Comedy should be a coed sport, say the women filmmakers whose success is leveling a laughter-packed playing field.

Across six decades of work and more than 80 mostly wonderful films, Jack Nicholson has done just about everything there is to do in Hollywood. But until 2003, when he signed on to play Harry Sanborn in the romantic comedy Something’s Gotta Give, he had never been directed by a woman.

“Tell me about it,” said Nancy Meyers, the film’s director, writer and producer, drawing great laughter from the predominantly female audience during the annual Women in Focus panel discussion at Chapman University.

“Here’s the truth: I love him, he’s a really good friend,” Meyers said of Nicholson. “But if anyone had told me that during our first week of shooting, I would have said you are out of your mind — he and I will never end up liking each other.

“The first week was tough; the second week was tough. The third got better. It just got better. It was a war — but not for long.”

War stories were what many in the crowd of film students came to hear as they filled Folino Theater at Dodge College of Film and Media Arts. This year’s Women in Focus panel featuring film industry titans was themed Women in Comedy, and attendees got front-line stories full of humor, to be sure. But they also got much more, including an optimistic vision of what lies ahead for women filmmakers.

“Across the board, the climate is changing drastically in favor of us, and you need to own that,” said producerdirector-choreographer Anne Fletcher, whose directing credits include The Guilt Trip (2012), starring Barbra Streisand and Seth Rogen, and The Proposal (2009), with Sandra Bullock and Ryan Reynolds. “The time of sexism and belittling women is going away.”

Of course, with her next breath Fletcher shared a story of how one day a male studio executive interrupted shooting on The Guilt Trip to offer what she thought were unnecessary notes. When she pushed back, he added barriers to their professional relationship — a tack she knows he wouldn’t have taken if she were a man.

His insecurity was showing, she said, and it’s important that women not respond in kind.

“Stay in your strength and your support and your talent and your creativity,” Fletcher said. “Don’t get sucked into craziness.”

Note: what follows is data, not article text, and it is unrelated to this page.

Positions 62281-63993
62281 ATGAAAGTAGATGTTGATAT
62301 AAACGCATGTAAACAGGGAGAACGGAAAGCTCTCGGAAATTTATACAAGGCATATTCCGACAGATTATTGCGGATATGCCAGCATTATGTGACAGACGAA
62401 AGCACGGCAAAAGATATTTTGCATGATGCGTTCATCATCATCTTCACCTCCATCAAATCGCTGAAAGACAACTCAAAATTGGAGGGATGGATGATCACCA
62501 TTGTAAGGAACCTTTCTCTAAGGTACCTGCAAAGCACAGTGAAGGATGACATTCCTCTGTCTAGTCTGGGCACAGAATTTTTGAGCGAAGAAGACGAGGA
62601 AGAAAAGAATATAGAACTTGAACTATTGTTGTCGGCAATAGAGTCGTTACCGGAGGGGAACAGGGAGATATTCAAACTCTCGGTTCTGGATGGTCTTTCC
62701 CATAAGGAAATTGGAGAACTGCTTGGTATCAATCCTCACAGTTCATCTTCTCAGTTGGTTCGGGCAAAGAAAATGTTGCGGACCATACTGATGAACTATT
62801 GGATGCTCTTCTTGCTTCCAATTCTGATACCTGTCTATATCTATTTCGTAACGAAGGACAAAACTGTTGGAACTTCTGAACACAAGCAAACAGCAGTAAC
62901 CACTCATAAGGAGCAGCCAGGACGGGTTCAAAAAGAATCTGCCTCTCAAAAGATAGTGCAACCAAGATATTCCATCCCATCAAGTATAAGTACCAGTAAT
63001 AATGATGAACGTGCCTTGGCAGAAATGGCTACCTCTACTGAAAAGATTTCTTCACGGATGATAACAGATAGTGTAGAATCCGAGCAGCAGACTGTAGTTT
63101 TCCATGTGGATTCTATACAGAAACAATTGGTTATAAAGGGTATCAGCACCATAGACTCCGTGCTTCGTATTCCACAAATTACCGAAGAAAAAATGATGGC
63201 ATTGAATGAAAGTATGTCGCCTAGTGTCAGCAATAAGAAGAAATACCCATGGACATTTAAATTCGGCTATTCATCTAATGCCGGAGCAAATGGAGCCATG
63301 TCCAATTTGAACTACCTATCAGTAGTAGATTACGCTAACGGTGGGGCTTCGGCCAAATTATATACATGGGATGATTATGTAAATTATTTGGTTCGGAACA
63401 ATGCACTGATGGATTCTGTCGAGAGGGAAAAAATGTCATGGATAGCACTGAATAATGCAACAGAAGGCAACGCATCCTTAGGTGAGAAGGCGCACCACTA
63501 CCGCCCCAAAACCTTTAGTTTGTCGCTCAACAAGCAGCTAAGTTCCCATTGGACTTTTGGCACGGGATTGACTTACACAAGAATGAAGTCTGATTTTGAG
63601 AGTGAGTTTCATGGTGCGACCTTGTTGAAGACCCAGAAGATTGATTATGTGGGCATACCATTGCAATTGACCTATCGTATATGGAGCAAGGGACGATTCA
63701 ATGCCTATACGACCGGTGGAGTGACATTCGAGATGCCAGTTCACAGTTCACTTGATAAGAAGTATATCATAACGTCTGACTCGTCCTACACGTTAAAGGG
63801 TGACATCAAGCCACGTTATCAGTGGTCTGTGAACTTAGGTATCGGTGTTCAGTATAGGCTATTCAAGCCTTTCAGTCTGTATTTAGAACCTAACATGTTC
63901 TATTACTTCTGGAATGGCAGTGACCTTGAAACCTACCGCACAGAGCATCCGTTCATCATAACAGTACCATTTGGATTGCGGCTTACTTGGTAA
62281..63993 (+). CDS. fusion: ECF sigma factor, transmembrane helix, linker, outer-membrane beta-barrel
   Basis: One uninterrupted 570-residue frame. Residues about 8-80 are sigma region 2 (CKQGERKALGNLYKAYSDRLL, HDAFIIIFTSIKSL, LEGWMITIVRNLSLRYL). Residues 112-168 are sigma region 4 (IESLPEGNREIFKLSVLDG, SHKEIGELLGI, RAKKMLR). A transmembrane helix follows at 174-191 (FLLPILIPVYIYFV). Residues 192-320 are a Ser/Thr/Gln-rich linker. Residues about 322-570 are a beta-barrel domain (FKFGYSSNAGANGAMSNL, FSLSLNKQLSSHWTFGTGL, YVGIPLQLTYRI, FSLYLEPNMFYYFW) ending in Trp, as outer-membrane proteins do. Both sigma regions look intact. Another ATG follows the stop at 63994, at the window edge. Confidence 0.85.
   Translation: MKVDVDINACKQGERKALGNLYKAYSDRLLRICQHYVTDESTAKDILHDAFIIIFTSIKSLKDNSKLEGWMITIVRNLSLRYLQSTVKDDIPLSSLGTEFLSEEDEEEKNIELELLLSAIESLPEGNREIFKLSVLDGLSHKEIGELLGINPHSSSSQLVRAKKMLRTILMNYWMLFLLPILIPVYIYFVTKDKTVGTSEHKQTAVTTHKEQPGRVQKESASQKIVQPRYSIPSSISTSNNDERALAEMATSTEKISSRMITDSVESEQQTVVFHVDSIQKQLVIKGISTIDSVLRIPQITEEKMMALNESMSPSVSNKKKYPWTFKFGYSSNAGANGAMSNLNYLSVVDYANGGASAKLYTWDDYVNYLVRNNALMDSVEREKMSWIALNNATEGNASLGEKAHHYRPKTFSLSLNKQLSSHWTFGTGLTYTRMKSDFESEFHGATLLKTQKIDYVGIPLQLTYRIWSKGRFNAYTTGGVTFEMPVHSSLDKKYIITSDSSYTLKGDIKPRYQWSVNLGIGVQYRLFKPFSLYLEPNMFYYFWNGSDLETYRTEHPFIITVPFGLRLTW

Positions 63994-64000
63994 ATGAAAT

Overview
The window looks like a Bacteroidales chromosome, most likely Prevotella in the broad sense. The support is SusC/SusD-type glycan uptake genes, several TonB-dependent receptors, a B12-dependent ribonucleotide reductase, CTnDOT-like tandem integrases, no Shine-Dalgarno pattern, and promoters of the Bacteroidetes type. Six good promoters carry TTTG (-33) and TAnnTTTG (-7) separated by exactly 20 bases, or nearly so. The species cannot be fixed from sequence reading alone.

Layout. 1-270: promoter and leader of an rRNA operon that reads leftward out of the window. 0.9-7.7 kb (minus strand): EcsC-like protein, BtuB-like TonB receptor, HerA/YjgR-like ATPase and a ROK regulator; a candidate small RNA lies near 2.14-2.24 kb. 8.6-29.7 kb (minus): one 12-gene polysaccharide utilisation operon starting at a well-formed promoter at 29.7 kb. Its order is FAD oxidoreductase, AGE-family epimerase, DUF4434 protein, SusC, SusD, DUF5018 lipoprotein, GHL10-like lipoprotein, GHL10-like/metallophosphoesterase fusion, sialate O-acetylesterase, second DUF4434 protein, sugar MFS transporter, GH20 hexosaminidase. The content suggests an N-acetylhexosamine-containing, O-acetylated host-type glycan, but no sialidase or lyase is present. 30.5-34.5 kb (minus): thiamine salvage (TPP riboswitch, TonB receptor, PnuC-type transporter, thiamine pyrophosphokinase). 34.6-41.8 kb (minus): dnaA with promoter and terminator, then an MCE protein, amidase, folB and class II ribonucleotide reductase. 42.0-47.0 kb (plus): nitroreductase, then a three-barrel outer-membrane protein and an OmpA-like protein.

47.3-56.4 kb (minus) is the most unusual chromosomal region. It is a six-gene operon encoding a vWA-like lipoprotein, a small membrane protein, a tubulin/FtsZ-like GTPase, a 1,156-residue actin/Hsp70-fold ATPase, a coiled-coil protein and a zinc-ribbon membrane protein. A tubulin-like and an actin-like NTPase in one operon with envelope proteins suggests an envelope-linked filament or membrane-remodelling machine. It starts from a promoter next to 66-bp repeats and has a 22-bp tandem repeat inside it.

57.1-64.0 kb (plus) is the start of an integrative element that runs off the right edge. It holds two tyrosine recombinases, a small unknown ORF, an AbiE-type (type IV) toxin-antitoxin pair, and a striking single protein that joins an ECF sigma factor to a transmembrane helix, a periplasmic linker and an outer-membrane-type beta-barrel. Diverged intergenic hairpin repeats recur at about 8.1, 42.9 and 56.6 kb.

Donna Langley, co-chair of Universal Pictures, noted that rejection comes with the territory for filmmakers, along with “stupid notes and people who do not understand your work,” she added. “It’s your passion for your project that should drive you forward regardless.”

Langley’s own passion drove her to champion the film version of Mamma Mia! even though she got laughed out of the project’s first greenlight meeting.

“It was a movie I wanted to see, and over time my enthusiasm got people on the bandwagon,” she said.

The 2008 film, for which the marketing team originally projected $15 million in box office, grossed $450 million worldwide.

“So believe in your passion, even if it involves ABBA,” Langley counseled with a smile.

Bridesmaids (2011) is another big winner during the Langley era at Universal — and the runaway hit has become a touchstone of sorts for makers of female-centric comedies. A “Bridesmaids effect” probably is driving a surge in such films, the panelists allowed. But as was noted by Maya Rudolph, who starred in Bridesmaids: Should it really be a surprise that women can be funny?

“It’s a coed sport,” Rudolph said of comedy. “Where were they when we did our sketches on Saturday Night Live? Did they go to the bathroom every time we came on?”

Though Bridesmaids may be helping to open doors in Hollywood for funny women, the panelists said that good work transcends trends.

“The truth is you have to fight to get the work as a human being, not just as a woman,” Rudolph said.

But that doesn’t mean women filmmakers shouldn’t maximize their advantages, said Diablo Cody, who won the Oscar for best original screenplay for her 2007 breakout film Juno.

“People are always saying that every story has been told, but I don’t think that every woman’s story has been told,” she said. “There’s still stuff we need to get off our chest, whereas the guys have been talking for a long time, so they may be out of stories.”

Penelope Spheeris certainly isn’t out of stories. Her tales of directing male-dominated comedies such as Wayne’s World and Black Sheep had the Folino Theater audience howling. For instance, one time she was
so frustrated by a male studio executive that she took a ballpoint pen and let the air out of the tires on his limo.

“I’m not saying that should be a first choice,” she said, “but sometimes you just have to get out there and let more air out of tires.”

And sometimes it makes more sense just to be steadfast and strategic, as well as collaborative and diplomatic, Fletcher said.

“Women make incredible leaders because we can operate in the gray areas,” she noted. “We have a chance to be the calming voice.”

Plus, as the six Women in Focus panelists prove, it never hurts to be supremely talented. An outstanding script and a wellspring of confidence can even win over actors who are new to taking direction from a woman.

“Jack is close with a lot of women, and now I’m one of them,” Meyers said of Nicholson. “He calls me Chief. In 10 years, he has never said my name. Once he looked at me and said, ‘I’m bringing you a headdress, Chief.’”

To Meyers it’s a sign that things are headed in the right direction.